UCCE Master Gardeners of El Dorado County
University of California
UCCE Master Gardeners of El Dorado County

Japanese Garden

2017 March_Japanese_P3285613

Objective and Design

Shinto, Buddhist, and Taoist philosophies have influenced the rich and ancient history of Japanese gardening. The late Bob Sherwood designed and constructed much of this garden to inspire a sense of peace, harmony and tranquility in each visitor. Three primary design elements work together to achieve this: stones are the bones of the garden; water is the life-force; and the plants paint the four seasons. These are combined to create a small-scaled version of our world of mountains, forests, rivers, lakes and a village. Other important elements include a lantern, a water basin, and a bridge.

As one enters the garden via the wood bridge, you immediately see a Cornus kousa 'Milky Way Select' (Kousa Dogwood) on the left and many azaleas, ferns and hostas on the right. The fleeting color offered by the azaleas reminds us that life is brief, and encourages us to reflect upon our lives.

A few steps and you enter a magnificent copper trimmed Japanese Tea House. The Tea House overlooks a pond, with the stones rising up like mountains. A waterfall offers soothing sounds, and Myoporum parvifolium 'Pink' (Creeping Myoporum) at the top of the stones and Ophiopogon japonicas 'Nana' (Dwarf Mondo Grass) on the edge of the pond add a soft textural contrast. The contrasting color, but similar shapes of Melinis nerviglumis 'Savannah' (Natal Ruby Grass) and Pennisetum orientale 'Karley Rose' (Oriental Fountain Grass) blow softly in the wind. At the top of the waterfall is an Acer palmatum dissectum 'Inaba Shidare' (Laceleaf Japanese Maple). The two streams you see emerging from the mountain come together to form the pond. Directly across and just above the pond is another Laceleaf Japanese Maple (Acer palmatum dissectum 'Orangeola'). On the right stands a lantern. Nestled in and amongst the stones around the pond are iris, juniper, azaleas, nandina, spirea, and other small shrubs. Turning around in the Tea House will afford you a view of bamboo that frames the north side and represents longevity and also happiness. Just below the bamboo sit several gardenias. To the right a clumping stance of hostas adds an interesting change in leaf structure while maintaining the soothing green.

As one leaves the Japanese Tea House a beautiful Corylus avellana 'Contorta' (Harry Lauder's Walking Stick) stands directly ahead. Continuing on the path to the right, one will discover a peaceful pocket with stones, several varieties of maples, oriental grasses, hydrangeas, viburnum, and azaleas.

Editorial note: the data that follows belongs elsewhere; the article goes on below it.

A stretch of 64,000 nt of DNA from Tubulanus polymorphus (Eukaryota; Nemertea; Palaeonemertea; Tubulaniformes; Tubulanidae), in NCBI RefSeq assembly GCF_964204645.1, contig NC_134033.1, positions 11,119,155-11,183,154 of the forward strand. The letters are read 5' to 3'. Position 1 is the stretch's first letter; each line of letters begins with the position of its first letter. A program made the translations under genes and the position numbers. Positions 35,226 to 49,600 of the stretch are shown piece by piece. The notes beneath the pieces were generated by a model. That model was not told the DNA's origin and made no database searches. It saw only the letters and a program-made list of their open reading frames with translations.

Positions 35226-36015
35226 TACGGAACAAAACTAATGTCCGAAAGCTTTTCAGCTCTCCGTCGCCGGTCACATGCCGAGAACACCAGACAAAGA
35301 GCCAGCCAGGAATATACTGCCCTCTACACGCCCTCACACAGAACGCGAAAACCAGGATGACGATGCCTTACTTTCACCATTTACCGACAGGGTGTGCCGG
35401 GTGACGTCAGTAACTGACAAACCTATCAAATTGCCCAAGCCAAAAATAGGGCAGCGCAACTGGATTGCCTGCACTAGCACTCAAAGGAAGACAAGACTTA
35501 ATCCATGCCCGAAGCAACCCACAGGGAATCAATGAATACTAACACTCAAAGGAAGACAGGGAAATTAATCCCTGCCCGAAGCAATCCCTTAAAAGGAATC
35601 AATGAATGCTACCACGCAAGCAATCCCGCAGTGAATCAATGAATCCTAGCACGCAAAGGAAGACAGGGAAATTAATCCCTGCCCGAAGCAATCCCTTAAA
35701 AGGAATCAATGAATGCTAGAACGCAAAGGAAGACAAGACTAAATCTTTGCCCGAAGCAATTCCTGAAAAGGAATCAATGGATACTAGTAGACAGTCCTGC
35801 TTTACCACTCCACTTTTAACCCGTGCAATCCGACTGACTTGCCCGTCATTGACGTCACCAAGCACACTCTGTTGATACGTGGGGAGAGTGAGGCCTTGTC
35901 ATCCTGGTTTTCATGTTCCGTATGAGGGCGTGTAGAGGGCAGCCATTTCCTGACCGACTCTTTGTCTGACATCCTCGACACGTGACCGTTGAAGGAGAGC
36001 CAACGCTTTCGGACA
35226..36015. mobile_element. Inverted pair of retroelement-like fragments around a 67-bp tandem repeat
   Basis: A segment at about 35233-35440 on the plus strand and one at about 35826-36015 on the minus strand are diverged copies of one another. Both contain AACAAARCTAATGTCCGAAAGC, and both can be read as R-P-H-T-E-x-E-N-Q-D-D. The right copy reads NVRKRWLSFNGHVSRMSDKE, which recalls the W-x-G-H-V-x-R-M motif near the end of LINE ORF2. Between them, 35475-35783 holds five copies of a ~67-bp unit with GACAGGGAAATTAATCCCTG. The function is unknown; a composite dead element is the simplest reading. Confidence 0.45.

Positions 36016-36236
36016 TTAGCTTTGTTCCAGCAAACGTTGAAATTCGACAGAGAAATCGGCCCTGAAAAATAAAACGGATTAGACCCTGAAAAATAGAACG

If you turn and continue back along the path to the south you will pass a Salix integra 'Hakuro Nishiki' (Dappled Willow) on the right, the pond on your left and several additional maples, azaleas, oriental grasses, and other shrubs. The changing colors of the Japanese maples inspire appreciation for the changing seasons and bring perspective about our changing lives. Stones rise up representing the famous mountains in Japan. The path continues and pines emerge providing a constant tranquil backdrop of green, representing longevity and stability. Here the winding path leads your eye past the Pinus strobus 'Pendula' (White Pine, Eastern White Pine) and beckons exploration of what’s around the next corner.

Vignettes that can’t be viewed all at one time are created throughout our Japanese Garden. Color in a Japanese garden is changing, not something permanent. It’s a gentle reminder of the brief nature of life, and the blooms serve to inspire reflection and contemplation. So, we invite you to visit the garden to discover the rest of the mystery and to see the different seasons as each one brings forth its own shapes, colors, and fragrances that will make every visit a new and refreshing experience.

The educational goal with respect to the Japanese Garden is to provide interest in Japanese gardening techniques and to provide education and experiences pertaining to Japanese gardens.

Japanese Garden Plant List

checklist

Here is a complete plant list for our Japanese Garden

What's New!

It is almost Spring and the beginning of our Open Garden Days. We have had a pretty mild winter until recently, but the Japanese Garden continues to astonish. Take for example the Hinoki False Cypress with the magnificent greens and yellows. It’s a visitor stopper for sure at this time of year. Then, there is the Dwarf Thread-Leaf Nandina located right next to the waterfall. The reds and oranges of this interesting evergreen shrub will draw your eyes to its intricate dissected leaves and lacy appearance. You’ll surely ask yourself if it really has leaves. We can’t go without pointing out the Coral Bark Japanese Maple at this time of year. You will know exactly how it got its name when you see it now.  This tree has brilliant red-coral bark that intensifies in the winter. It is a must-see for those that appreciate interesting winter bark. It is definitely a plant with the power to stand on its own! And finally, a plant with flowers appearing as we sit and write - the flowering Japanese Quince. This flowering quince never lets one down with the thrill to spy that first splash of color signaling that winter is nearing its end. Right when a gardener needs it most, this plant brightens the garden and gets one excited about the season ahead.  Don’t miss the outstanding drama in the garden at this time of year. Come take a peek.  You may just see something that you want to add to your landscape.

Hinoki False Cypress
Hinoki False Cypress

Dwarf Thread-Leaf Nandina
Dwarf Thread-Leaf Nandina

Coral Bark Japanese Maple
Coral Bark Japanese Maple

Coral Bark Japanese Maple
Coral Bark Japanese Maple

Japanese Quince
Japanese Quince

Webmaster Email: rkcleveland@ucanr.edu